Friday, July 13, 2012

An Interview With Myself (Part 1)

I know it's a somewhat egotistical thing to "interview" myself, but I'm still going to do it anyway's my blog! I can do whatever I want, right? Hell yeah, but I believe it's also an opportunity to share a bit more about myself and my musical tastes and influences, and just why I'm such a big MJ fan after all these years. So here's Part 1 of my interview with myself:

Q: What is one album you've listened to more than any other?
A: (without hesitation) Michael Jackson's Dangerous! It's been 21 years since it was released, but every time I listen to it, it's still like a breath of fresh air. From the moment I hear the shattering glass at the beginning of Jam, I still get the same excitement as I did when I was a kid in school.

Dangerous is the first English cassette tape I ever owned. My classmates gave it to me as a birthday present in 1994, when I was primary 6. So I missed the whole MJ-mania of the Dangerous album from 1991 to 1993, and also when MJ himself came to Singapore and put on the two spectacular concerts in 1993. There was also the first child-molest allegations at the time, which I was quite oblivious to, because I wasn't a fan yet. Back then, I was still listening to Mandarin pop, idolising the "Heavenly Kings" of Hong Kong - Aaron Kwok, Jacky Cheung, Andy Lau and to a lesser extent, Leon Lai. So the Dangerous album was a turning point for me, and you could say it was the one that converted me to English pop music.

By 1995, I was totally hooked on the Dangerous album. That was the year I entered secondary school and joined the school band, playing percussion. As such, my interest in music grew tenfold and I started my musical education. I remember going home after school on Friday afternoons and slotting the Dangerous cassette tape into my dad's hi-fi set, turning the volume way up, blasting it very loudly so I could feel the bass and groove of the songs, especially on Jam and Why You Wanna Trip On Me. And I would dance along to it and sing at the top of my voice.

At that time, I didn't have MTV yet and of course, Internet was still in its infancy. So I immersed into the music of Dangerous fully, without being influenced by the music videos or legacy or scandals about MJ. That's probably the reason why I studied it in depth and loved it so much - because I was fully focused on the quality and intricacies of the music itself.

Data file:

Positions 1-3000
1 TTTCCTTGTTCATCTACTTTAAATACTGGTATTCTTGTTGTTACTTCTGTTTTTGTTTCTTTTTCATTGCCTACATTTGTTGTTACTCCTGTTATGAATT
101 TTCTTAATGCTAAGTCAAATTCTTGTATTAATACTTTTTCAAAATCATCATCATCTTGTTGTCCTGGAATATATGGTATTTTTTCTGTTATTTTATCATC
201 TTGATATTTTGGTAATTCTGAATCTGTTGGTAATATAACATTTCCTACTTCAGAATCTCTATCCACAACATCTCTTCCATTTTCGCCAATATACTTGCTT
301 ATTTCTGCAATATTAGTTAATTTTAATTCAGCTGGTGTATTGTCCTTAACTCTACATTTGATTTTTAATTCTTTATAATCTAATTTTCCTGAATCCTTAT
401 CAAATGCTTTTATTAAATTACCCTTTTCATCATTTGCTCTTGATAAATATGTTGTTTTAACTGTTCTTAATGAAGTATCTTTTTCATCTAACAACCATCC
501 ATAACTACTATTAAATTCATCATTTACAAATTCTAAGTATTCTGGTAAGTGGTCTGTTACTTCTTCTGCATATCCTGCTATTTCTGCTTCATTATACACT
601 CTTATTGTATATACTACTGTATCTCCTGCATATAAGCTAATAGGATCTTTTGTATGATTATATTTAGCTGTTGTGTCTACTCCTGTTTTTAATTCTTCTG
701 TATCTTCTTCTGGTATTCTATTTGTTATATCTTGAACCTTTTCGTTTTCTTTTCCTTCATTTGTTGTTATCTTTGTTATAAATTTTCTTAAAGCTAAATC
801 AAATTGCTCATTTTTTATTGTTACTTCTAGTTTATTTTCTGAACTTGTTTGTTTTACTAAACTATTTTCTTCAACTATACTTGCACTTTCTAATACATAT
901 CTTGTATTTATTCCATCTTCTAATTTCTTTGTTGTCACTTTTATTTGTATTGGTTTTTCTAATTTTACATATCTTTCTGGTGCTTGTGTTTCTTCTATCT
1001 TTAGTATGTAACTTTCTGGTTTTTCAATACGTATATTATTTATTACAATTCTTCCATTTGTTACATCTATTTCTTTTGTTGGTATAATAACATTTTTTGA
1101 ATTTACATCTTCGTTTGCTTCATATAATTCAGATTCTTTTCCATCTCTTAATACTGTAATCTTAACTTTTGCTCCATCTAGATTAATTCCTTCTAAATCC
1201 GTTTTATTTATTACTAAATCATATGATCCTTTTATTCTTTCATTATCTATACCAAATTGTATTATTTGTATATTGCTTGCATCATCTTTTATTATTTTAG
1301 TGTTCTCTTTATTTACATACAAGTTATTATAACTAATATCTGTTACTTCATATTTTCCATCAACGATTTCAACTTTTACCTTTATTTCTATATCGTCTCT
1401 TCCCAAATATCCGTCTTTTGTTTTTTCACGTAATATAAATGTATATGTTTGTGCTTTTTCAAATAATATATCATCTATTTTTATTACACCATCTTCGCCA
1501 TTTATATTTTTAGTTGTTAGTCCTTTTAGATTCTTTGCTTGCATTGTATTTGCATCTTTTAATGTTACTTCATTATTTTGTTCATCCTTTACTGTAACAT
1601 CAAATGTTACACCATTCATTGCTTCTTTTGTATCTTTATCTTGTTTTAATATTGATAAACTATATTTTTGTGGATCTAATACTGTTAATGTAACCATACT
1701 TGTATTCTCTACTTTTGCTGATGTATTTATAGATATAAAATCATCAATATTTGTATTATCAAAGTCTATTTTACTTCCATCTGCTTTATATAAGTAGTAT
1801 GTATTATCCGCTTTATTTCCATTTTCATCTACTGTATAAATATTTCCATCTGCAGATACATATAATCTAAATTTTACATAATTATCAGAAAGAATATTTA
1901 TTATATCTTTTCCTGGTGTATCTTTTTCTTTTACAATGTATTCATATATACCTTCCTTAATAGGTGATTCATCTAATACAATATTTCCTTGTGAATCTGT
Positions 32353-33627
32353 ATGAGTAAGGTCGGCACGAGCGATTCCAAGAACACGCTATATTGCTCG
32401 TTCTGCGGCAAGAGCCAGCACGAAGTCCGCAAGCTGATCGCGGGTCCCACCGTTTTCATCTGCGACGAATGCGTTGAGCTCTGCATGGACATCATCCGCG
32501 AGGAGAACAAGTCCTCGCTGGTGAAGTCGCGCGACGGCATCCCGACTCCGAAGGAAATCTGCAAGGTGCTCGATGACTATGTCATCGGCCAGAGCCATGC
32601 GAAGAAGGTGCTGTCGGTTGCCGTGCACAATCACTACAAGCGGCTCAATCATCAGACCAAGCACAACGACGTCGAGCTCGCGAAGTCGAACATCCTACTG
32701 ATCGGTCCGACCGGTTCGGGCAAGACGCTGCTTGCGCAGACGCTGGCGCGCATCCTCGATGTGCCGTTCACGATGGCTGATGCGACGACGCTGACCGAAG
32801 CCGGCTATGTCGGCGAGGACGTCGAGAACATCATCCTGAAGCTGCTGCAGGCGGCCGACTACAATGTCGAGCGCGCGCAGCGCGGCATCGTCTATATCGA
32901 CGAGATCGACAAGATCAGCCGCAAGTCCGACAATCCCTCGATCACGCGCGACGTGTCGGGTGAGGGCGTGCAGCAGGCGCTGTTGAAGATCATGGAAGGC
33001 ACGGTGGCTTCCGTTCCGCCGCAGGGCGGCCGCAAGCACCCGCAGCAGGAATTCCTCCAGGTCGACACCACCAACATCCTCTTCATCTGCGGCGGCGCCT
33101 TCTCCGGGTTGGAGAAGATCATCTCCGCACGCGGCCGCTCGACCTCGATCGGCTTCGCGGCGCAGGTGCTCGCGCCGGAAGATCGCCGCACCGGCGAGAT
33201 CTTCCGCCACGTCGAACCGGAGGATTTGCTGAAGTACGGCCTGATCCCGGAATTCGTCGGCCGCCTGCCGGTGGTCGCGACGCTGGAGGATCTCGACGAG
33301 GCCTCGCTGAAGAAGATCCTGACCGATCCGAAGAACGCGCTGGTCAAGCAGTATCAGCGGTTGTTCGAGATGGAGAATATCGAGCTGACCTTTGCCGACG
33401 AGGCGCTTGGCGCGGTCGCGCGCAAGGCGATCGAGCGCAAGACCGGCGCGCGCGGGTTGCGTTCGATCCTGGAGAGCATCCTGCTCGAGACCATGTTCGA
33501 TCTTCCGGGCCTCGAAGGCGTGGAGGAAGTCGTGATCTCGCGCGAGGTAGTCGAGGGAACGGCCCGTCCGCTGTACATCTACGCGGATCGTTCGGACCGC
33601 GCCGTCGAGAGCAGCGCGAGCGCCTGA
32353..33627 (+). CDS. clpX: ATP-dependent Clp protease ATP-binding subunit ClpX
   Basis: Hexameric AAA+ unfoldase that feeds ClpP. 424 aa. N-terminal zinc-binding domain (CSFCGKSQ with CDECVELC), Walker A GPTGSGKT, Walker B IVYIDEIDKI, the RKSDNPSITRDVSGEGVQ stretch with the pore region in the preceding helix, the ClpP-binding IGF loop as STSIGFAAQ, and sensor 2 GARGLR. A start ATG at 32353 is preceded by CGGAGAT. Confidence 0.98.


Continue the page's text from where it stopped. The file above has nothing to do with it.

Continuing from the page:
Later in 1995, my dad bought me my first CDs. Dangerous was one of the very first I owned, even though I already had it on cassette. The others were Bon Jovi's Cross Road, Michael Learns To Rock's Colours and Madonna's Bedtime Stories. Till this day, Cross Road is still one of my favourite albums as well.

I love everything about the Dangerous project. The cryptic album cover. Those mysterious eyes. The memorable and ground-breaking music videos. The jaw-dropping tour. The fact that nine singles were released, and every one of them were good. And of course, the songs themselves were solid.

I believe that Dangerous is MJ's most creative album. No two songs sound alike, and its New Jack Swing sound and vocal performance were such a departure from the Bad album. I would say that the songs were ahead of its time back then, and even today, they don't sound dated at all. They still sound fresh and contemporary.

MJ manipulates his voice brilliantly throughout the album, switching modes effortlessly between staccato rap in Jam, sexy and seductive on In The Closet, warm and uplifting on Heal The World, vulnerable and pleading in Will You Be There, raw and rock on Give In To Me, and sleek and mysterious on Dangerous.

It's a travesty Dangerous didn't get more recognition at the time. It was only nominated for four Grammys (none of them in the major categories), and only won one for Best Engineered Album - Non-Classical, for engineers Teddy Riley and Bruce Swedien.

Dangerous is my favourite album of all time, and definitely the album I've listened to more than any other. It is the first album I will save if my house caught fire.